For visual artist Ashley Lukashevsky, art doubles as a love letter to the community and a spirited call to action.
Text by Aja Toscano
Photos by Ja Tecson
Illustrations courtesy of Ashley Lukashevsky
The warm Los Angeles light dances across the drawing nook that serves as a makeshift studio space for Ashley Lukashevsky. This afternoon, she sits in front of her stylus, doodling away. Displayed above her are pieces by other women artists, many of whom have inspired Ashley’s own work. Among these works hangs one of her own featuring a radiating woman in a power stance with her hands behind her head and the words “Believe in Yourself.”
It’s a creed that speaks to Ashley’s quest as an illustrator and visual artist. She spells it out proudly on her Instagram bio: “Illustrating to dismantle patriarchal nonsense + systemic racism.”
Power of Art
For this Hawai‘i-born artist, systemic issues such as homelessness, poverty, and unemployment were realities she witnessed while growing up in Honolulu. She always knew that she wanted to create an impact in her community, but expressing her voice through illustration wasn’t always her vision.
While attending University of Southern California, Ashley studied international relations and political science. Back then, she was convinced that pursuing a “serious” career was the only way to create the change that she hoped to achieve.
“I didn’t understand the power that art has to shape change at the time,” Ashley says. “I thought I had to do research or writing in order to create change.”
During her last semester at USC, Ashley decided to take an elective course in graphic design and found that design came naturally to her.
I didn’t understand the power that art has to shape change at the time. I thought I had to do research or writing in order to create change.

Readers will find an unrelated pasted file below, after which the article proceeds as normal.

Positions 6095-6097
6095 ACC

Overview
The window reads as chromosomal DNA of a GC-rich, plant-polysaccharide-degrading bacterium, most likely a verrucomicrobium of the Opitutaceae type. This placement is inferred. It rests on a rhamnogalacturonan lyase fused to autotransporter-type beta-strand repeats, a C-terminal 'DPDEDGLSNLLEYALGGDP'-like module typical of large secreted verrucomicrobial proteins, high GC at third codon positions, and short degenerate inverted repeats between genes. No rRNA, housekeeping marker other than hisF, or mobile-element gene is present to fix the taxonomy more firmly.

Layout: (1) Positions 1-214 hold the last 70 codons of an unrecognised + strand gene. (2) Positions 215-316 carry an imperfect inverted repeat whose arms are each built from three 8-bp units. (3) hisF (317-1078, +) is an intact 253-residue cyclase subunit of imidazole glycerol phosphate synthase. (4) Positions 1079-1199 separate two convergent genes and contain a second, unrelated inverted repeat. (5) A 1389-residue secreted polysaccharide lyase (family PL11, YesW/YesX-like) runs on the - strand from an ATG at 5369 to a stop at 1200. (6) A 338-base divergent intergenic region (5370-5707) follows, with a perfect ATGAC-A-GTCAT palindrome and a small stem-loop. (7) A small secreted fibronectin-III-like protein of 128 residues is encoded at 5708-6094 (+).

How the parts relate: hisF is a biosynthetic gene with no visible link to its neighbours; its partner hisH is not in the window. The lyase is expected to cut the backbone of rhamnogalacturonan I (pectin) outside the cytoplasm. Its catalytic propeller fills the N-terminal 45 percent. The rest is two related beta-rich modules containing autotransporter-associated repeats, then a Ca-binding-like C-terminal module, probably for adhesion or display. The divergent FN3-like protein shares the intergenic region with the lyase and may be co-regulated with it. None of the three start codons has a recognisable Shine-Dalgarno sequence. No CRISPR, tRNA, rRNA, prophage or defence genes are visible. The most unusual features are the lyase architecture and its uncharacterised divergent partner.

After graduating, she worked as a graphic designer for a start-up company for a year. Commissions done on her own time were what kept her excited. In 2017, Ashley decided to break free from the mundane and became a freelance illustrator.
Since then, she has been creating works that critique and comment on societal issues, encouraging discourse among her active community of supporters both online and off.
“I want my art to feel affirmative to people of all identities, specifically to queer and trans people of color,” Ashley says.
Ashley’s works are easy to spot; they feature queer, full-figured, ethnic women who evoke power and poise within the same pen stroke.
Though these women are two-dimensional, it’s easy to see that each of them are comfortable in their illustrated skin. Whether they’re drawn in a power stance or in a calm state of self-care, each subject portrays a specific emotion that viewers relate to.
What ties each piece together are the dynamic words and voices that these works aim to represent. Ashley’s project in collaboration with Planned Parenthood of New York illustrated a variety of topics from sexuality to self care paired with catchphrases. “Whenever I get to work with an organization or a company that is asking me to create something that really resonates with me, that’s my favorite project,” Ashley says.
I want my art to feel affirmative to people of all identities, specifically to queer and trans people of color.
Ashley shares her artwork on Instagram, and thousands of fans have reposted her illustrations. Her work even resonates with celebrities. During the 2018 election, Ariana Grande shared Ashley’s post encouraging people to vote with intersectionality in mind to her 148 million Instagram followers.
I caught Ashley for a FaceTime call while she was between projects. We talked about home, her community, her recent vibrator collaboration, and more.
How did home (Honolulu) influence your work?